Konstantinos Gerasimidis, Professor of Clinical Nutrition

Human Nutrition, School of Medicine
University of Glasgow

Professor Konstantinos Gerasimidis is Professor of Clinical Nutrition, at the School of Medicine, University of Glasgow. He has graduated in Nutrition and Dietetics and completed his postgraduate studies in Clinical Nutrition. Professor Gerasimidis’ clinical research investigates the link between malnutrition, micronutrient deficiencies and clinical outcomes in adults and children with acute and chronic disease. He was previously the Allied Health Professional representative in the Nutrition Committee of the European Society of Paediatric Gastroenterology Hepatology and Nutrition (ESPGHAN); He is the Chair of the Clinical Malnutrition Group of ESPGHAN.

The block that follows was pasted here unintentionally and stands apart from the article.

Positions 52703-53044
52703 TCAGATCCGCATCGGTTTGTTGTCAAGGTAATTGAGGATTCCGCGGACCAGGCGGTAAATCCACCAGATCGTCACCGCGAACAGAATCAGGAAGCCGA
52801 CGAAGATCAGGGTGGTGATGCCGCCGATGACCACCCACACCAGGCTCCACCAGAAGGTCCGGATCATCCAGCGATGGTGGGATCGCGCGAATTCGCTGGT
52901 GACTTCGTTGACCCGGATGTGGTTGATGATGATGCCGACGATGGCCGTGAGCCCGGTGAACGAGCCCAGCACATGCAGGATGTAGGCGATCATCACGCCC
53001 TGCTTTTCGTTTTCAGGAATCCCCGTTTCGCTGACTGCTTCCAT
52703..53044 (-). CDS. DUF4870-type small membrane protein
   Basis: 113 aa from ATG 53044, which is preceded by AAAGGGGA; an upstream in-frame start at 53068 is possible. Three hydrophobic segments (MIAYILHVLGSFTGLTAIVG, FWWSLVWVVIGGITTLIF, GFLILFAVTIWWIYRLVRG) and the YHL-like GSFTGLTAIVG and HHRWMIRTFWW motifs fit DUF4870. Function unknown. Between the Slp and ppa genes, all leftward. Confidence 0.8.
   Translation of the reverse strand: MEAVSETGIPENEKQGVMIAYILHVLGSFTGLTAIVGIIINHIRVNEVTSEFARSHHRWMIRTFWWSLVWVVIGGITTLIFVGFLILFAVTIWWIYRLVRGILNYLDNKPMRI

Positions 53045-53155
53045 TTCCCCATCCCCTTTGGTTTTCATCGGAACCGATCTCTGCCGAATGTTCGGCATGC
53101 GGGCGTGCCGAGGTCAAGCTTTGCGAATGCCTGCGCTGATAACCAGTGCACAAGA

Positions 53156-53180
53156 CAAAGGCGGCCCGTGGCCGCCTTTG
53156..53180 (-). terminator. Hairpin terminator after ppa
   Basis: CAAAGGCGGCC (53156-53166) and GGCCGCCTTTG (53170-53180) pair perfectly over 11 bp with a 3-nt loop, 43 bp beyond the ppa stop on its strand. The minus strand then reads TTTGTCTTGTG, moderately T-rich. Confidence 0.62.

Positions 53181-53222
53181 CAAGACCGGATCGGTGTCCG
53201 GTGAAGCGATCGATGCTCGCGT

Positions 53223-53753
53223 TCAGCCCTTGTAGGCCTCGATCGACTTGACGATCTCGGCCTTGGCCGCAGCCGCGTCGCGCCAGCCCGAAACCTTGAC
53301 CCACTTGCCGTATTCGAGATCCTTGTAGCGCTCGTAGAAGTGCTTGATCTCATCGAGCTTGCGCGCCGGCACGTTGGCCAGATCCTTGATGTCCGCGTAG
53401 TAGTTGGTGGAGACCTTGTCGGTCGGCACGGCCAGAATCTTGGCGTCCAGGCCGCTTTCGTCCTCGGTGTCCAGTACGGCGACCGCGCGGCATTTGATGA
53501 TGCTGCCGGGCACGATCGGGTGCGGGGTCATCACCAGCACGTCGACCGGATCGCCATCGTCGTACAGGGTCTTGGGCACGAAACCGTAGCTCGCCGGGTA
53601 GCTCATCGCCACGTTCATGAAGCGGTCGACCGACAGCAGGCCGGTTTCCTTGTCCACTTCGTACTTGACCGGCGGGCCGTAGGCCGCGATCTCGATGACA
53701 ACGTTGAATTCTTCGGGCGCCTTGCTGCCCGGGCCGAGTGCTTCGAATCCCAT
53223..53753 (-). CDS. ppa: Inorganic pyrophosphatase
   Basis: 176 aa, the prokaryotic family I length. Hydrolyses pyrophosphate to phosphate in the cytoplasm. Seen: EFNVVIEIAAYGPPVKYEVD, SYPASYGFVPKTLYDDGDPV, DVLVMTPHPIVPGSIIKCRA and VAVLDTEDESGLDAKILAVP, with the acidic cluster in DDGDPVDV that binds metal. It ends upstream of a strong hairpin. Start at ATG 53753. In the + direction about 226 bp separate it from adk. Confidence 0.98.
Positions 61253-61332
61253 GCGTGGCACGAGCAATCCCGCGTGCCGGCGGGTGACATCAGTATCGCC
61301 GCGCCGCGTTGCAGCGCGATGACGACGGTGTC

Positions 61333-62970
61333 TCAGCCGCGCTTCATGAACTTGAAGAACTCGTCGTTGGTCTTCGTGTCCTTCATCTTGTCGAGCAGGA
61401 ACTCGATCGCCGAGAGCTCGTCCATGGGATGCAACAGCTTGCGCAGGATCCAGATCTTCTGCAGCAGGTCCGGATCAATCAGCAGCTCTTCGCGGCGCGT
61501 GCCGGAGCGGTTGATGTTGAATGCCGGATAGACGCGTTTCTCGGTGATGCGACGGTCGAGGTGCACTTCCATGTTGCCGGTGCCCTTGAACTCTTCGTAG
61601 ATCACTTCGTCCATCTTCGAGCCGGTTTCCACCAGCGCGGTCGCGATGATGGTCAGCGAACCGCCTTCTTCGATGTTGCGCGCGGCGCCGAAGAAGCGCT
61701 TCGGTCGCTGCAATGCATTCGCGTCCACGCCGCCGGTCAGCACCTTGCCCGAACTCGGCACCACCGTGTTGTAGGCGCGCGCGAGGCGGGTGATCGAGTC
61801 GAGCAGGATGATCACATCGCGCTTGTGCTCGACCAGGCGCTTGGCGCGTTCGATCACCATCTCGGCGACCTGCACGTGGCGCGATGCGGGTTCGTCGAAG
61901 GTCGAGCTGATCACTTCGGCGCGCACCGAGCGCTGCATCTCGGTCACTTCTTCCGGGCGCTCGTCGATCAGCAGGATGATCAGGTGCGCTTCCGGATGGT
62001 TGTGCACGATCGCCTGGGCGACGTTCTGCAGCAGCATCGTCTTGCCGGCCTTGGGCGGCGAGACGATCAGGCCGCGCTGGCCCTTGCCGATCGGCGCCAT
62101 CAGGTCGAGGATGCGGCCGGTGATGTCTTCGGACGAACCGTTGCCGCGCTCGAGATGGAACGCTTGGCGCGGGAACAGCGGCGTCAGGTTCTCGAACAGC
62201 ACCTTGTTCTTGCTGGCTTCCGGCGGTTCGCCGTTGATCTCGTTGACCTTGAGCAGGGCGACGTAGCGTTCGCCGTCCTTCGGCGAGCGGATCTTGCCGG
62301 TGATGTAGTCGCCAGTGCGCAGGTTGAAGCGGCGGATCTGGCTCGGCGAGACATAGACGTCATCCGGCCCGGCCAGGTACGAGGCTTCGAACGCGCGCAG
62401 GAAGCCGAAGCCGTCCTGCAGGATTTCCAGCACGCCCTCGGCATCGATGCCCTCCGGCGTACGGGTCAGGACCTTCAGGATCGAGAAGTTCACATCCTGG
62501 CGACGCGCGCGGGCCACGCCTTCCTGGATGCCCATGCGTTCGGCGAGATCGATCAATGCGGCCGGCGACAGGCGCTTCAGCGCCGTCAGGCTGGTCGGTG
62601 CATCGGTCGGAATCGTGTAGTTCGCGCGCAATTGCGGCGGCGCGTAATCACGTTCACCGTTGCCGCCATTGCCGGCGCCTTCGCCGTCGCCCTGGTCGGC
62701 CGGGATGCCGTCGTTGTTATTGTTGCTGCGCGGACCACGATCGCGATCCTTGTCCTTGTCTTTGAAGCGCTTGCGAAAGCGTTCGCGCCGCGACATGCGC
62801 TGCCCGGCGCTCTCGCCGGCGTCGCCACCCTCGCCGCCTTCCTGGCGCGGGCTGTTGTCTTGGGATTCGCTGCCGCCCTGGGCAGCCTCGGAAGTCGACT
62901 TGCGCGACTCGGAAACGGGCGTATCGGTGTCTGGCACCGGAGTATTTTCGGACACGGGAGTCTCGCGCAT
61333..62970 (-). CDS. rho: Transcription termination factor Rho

Vitamin and Trace Element Status in Sick Children: Assessment and Interpretation

Assessment of vitamin and trace element status is important in the clinical management of the sick child. Health professional association recommend routine screening of micronutrient deficiencies in children with chronic illness and correction of deficits with supplementation. In this presentation we describe the main approaches to assess the micronutrient body status of an individual patient including clinical examination, dietary assessment, and measurement of direct and indirect biomarkers of micronutrients in biological samples. Among then, use of biomarkers is the most common approach to assess vitamin and trace element status in routine practice but in the presence of systemic inflammatory response and in the absence of appropriate paediatric reference intervals, interpretation of biomarker results might be challenging and potentially mislead clinical practice. The use of a multimodal approach, including clinical examination, dietary assessment, and laboratory biomarkers is proposed as the optimal way to ascertain the micronutrient status of individual patients. In the presence of acute inflammatory conditions, micronutrient measurements in plasma should be replaced by biomarkers not affected by systemic inflammatory response, delayed until inflammatory state is resolved or complemented with other assessments.